ET: Since the show started in 2008, we’ve had a lot of great guests. For me, it’s always really special when you get some of those iconic guys from the ’70s that played such a huge role in the history and evolution of this music. Tony Iommi, who I think is basically the founding father of metal, comes to mind. Having him on was amazing. Brian Johnson from AC/DC is just one of the best guests you can have. Sammy Hagar and Michael Anthony are always a blast to have on – great people. Same with Rob Halford, we’ve had him on a couple of times. That’s certainly not to diminish any of the ’80s guys or more recent guys, but my mind always goes back to the people I grew up with in this genre of music. And to have them sitting next to me swapping stories and stuff on the show is really, really special. As far as performances, bands can’t play songs on the show because we can’t afford the publishing. So they’re just playing riffs and shredding a little bit. But we’ve had tremendous players up there doing that, and also some great drummers including in this season we have Carmine Appice and Vinny Appice doing their thing. And we have Jake E. Lee, who I tracked down out of obscurity, not only as a guest but also playing in two shows. And we have guitarist Richie Kotzen, who is one of my favorite musicians on the planet, playing a couple of shows. In the past we’ve had amazing guys. Everybody knows I’m a big UFO fan, so we have Michael Schenker play in a couple of shows and that was really special. But just about everybody we’ve had has really brought it when they’ve been part of the show.

WWPC: You talked earlier about some of the people you’ve had the honor of having on the show. Who are some of the people that have not been on the show that you’d like to talk to?

ET: The guys we probably get asked the most about would be David Lee Roth and Eddie Van Halen, Nikki Sixx, James Hetfield, Ozzy Osbourne, Gene Simmons and Paul Stanley. We ask them every single season and whether they are on or not is completely up to them. For some of them it’s just scheduling, some of them have issues, some of them don’t want to do the show or whatever the case may be. Those are probably the top five people I’m asked about all the time, and they’re all welcome to come on. It’s just a question of if they want to do it and if we’re working when they decide they want to. So hopefully one of these days we’ll get them.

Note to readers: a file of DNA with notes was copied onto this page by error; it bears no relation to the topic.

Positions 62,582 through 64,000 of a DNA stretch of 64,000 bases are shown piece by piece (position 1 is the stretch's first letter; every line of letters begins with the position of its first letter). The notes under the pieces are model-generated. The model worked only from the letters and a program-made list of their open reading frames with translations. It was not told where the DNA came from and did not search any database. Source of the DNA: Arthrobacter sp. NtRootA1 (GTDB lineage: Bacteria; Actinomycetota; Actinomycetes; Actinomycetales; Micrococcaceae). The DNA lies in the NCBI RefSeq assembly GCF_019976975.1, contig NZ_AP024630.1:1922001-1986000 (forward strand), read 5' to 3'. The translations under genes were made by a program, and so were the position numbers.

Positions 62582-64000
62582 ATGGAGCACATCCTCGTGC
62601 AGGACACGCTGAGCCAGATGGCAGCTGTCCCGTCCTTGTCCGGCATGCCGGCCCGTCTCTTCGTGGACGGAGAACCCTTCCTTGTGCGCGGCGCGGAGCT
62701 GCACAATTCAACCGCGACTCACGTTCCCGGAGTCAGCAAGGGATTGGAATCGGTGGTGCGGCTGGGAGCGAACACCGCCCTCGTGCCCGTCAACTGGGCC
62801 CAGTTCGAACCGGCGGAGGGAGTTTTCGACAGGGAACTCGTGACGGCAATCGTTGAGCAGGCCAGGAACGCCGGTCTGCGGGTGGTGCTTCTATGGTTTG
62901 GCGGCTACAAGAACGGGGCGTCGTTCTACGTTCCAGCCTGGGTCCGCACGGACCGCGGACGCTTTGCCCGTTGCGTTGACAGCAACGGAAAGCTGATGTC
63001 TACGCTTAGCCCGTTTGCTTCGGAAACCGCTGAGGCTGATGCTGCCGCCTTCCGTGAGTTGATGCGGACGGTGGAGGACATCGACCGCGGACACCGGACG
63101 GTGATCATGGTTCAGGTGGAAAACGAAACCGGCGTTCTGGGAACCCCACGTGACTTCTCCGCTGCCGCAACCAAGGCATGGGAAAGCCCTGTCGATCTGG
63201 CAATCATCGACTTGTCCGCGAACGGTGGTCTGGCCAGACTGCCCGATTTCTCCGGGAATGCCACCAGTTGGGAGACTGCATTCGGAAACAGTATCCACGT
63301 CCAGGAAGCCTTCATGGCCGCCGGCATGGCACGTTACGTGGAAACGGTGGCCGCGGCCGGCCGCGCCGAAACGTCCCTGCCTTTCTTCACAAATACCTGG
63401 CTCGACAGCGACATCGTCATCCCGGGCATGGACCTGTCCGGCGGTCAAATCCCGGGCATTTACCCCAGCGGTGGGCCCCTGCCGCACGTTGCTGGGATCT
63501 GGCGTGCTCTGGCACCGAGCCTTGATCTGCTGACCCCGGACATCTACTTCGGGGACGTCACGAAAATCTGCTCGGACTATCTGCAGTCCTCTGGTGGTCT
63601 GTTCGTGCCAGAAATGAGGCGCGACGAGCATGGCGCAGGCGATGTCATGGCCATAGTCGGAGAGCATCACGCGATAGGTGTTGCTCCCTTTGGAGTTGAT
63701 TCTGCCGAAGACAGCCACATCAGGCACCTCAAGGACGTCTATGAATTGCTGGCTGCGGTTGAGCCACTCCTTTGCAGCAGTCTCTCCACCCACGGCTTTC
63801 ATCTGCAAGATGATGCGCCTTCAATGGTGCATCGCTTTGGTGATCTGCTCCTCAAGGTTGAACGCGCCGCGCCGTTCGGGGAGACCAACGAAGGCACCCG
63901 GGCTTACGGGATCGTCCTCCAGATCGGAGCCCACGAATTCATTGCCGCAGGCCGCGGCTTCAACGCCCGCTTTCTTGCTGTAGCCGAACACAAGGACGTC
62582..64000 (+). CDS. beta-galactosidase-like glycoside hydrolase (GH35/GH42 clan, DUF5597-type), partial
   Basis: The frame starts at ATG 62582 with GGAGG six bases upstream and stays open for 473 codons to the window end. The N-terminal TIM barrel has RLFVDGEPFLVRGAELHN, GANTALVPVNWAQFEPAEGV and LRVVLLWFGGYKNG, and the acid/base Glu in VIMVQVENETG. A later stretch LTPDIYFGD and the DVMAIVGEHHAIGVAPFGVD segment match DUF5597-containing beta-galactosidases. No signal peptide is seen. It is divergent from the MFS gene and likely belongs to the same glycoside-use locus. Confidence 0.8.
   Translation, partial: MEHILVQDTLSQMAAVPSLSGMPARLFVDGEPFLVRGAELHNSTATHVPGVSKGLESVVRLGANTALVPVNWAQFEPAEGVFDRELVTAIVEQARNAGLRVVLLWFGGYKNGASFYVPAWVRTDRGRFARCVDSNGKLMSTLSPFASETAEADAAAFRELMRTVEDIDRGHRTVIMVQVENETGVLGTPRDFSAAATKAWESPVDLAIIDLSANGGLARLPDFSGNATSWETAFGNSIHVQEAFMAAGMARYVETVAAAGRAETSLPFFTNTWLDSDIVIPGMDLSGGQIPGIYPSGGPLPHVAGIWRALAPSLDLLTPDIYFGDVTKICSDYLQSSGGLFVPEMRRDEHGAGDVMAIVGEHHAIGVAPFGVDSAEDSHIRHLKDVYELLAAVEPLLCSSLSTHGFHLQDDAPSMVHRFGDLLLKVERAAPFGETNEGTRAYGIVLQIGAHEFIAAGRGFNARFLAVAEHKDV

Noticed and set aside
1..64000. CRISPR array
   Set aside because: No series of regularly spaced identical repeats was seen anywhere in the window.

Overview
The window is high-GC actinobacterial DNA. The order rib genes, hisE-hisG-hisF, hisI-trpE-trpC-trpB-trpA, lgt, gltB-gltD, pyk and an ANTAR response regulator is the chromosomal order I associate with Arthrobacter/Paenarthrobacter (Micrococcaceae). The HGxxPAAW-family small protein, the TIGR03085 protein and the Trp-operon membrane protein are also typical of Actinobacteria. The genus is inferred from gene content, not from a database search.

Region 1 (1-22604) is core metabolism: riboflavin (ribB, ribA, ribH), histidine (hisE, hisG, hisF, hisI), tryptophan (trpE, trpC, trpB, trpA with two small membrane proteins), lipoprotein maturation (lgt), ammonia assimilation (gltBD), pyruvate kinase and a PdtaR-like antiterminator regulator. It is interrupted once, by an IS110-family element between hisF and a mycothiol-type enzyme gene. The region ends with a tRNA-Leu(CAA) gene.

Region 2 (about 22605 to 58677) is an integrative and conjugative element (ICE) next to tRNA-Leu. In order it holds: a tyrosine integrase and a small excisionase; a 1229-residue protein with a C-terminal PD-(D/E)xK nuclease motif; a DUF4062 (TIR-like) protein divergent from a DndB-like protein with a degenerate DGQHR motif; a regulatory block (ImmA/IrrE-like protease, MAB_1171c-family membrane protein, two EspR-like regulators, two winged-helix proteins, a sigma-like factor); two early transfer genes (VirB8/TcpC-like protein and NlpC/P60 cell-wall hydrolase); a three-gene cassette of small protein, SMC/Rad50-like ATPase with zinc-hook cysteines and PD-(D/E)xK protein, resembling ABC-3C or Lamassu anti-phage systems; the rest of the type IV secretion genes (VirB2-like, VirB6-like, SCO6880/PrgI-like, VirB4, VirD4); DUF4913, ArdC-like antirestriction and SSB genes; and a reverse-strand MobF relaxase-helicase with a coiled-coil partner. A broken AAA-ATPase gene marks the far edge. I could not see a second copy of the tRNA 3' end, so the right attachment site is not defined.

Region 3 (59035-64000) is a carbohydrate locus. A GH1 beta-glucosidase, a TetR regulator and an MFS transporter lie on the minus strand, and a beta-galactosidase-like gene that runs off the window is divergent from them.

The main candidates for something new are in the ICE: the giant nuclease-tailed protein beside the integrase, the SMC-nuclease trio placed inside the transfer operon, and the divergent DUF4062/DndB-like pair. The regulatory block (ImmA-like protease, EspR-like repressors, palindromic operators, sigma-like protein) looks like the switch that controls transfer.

WWPC: In addition to being the host of the show, you also have a segment called Stump the Trunk. What are some the hardest or most memorable questions you’ve been asked?

ET: Oh, there are absurd questions. There have been tons of ridiculous questions that have been asked that nobody in their right mind could ever get right. That’s done because they want to see me go crazy, which I often deliver for them. What people have to understand with Stump the Trunk is it’s a fun thing, people really love it and it’s a part of the show that will never go away, it seems. But it’s a bit. We have fun with it and I certainly don’t think for a minute that I know it all. I probably know a little bit more than the average person just because I’ve lived this music my whole life. But they’re always coming at me with crazy, over-the-top stuff, then they’ll often tell me that I’m wrong when I’m right just to try to get me really agitated. And it works about 90 percent of the time. At this point I’m prepared for anything that comes out of anybody’s mouth during that thing.